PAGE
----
1. Lowering Down Payment Requirements: The down payment requirements for first and second-home buyers have been standardized at 20% and 30%, respectively, across all cities, including Tier-1 and Tier-2 cities that have home purchase restrictions.  Before these changes, buyers in Tier-1 and Tier-2 cities faced higher down payment hurdles. For first and second homes without outstanding mortgages, the minimum down payment was 30%. For second homes with outstanding mortgages, it was even higher at 40%. Tier-1 cities like Beijing and Shanghai required a minimum of 35% down payment for first-home purchases, and 60% and 50% for second-homes regardless with or without outstanding mortgages, respectively. In Shenzhen, the policy was even more stringent, with a 70% down payment required for second-home purchases. This move to standardize down payments is expected to stimulate housing demand in Tier-1 and Tier-2 cities with home purchase restrictions. However, it may come at the expense of lower-tier cities, which could lose their competitiveness in the housing market.

     

  2. Cutting the mortgage rate floor for second-home buyers: The PBOC lowered the mortgage rate floor for second-home purchases by 40bps. Specifically, this revision entails a shift from a 60bp premium above the 5-year Loan Prime Rate (LPR) to a more favorable 20bp premium over the same benchmark. The minimum mortgage rate remains at LPR minus 20bps. Currently, second-home mortgages charge around 4.8% while first-home mortgages charge 3.9% on average. The change will narrow the gap between the two.

     

  3. Reducing Interest Rates on Outstanding Mortgages: Starting September 25, 2023, homeowners with outstanding mortgages can refinance, negotiating the new interest rate with their bank. However, it cannot fall below the local minimum set by authorities. This benefits borrowers, promotes consumption, and limits inappropriate use of loans.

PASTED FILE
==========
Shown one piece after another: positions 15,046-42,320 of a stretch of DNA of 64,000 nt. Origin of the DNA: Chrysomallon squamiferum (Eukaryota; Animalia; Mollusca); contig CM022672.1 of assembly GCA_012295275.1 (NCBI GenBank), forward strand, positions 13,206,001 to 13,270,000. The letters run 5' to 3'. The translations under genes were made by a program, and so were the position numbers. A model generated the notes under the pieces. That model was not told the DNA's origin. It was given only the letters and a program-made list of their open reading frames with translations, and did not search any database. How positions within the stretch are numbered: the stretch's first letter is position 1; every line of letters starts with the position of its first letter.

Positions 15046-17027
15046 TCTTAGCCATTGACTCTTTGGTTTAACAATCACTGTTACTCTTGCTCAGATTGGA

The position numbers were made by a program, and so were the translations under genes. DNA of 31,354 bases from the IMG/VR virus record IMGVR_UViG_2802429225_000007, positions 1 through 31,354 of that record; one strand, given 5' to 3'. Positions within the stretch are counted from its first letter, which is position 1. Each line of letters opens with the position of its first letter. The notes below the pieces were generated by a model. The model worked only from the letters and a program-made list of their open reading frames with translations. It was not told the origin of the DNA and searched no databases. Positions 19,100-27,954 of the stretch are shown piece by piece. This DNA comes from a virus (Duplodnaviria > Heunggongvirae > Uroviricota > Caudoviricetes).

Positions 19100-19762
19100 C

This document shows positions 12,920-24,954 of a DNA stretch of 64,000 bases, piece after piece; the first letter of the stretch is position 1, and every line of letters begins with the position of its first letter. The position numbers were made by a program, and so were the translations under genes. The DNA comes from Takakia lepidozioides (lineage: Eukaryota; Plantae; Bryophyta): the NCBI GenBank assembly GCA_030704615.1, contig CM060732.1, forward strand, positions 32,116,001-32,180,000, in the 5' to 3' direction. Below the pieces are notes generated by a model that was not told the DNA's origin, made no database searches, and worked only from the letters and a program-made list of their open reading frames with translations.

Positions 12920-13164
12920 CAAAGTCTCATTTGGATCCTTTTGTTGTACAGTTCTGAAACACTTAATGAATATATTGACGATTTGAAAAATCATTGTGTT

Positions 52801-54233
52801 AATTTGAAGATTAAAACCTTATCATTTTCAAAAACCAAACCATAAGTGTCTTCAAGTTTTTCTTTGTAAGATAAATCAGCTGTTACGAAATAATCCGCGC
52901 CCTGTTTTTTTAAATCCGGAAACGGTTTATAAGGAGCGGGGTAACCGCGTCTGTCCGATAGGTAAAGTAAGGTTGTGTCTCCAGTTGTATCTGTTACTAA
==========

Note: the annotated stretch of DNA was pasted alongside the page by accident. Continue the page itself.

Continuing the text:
Tier-1 Cities relax eligibility of the first-home definition

Last week, Guangzhou, Shenzhen, Shanghai, and Beijing relaxed the criteria for homebuyers to be considered as first-home buyers when applying for a mortgage loan. This policy shift, known as "认房不认贷" (literally translated as "Recognize the House, Not the Loan"), requires banks to apply the more favorable mortgage interest rate associated with first-home buyers to mortgage applicants, regardless of whether any members of the household have previously utilized loans for property purchases if none of its members own a residential property under their name in the city in which they are applying for a mortgage. This move will increase the demand for housing in Guangzhou, Shenzhen, Shanghai, and Beijing and support the property prices there. However, it may also diverge housing demand from lower-tier cities that have the most excess housing inventories and are losing population to higher-tier cities as their young residents leave for better job opportunities in the latter.

Major banks cut deposit rates

Chinese banks last week announced reductions in deposit rates, with decreases ranging from 10 to 25bps. The interest rates for 1-year, 2-year, 3-year, and 5-year deposits were adjusted by 10 bps, 20 bps, 25 bps, and 25 bps, respectively, resulting in rates of 1.55%, 1.85%, 2.20%, and 2.25%.

This move was permitted by the People's Bank of China (PBoC) to safeguard banks' net interest rate margins and facilitate potential reductions in interest rates on outstanding mortgages. To gain deeper insights into the context behind the wave of mortgage prepayments and the potential overall impact of lower mortgage interest rates and reduced deposit rates on banks' net interest margins, we invite you to read our in-depth analysis in this article published last Friday.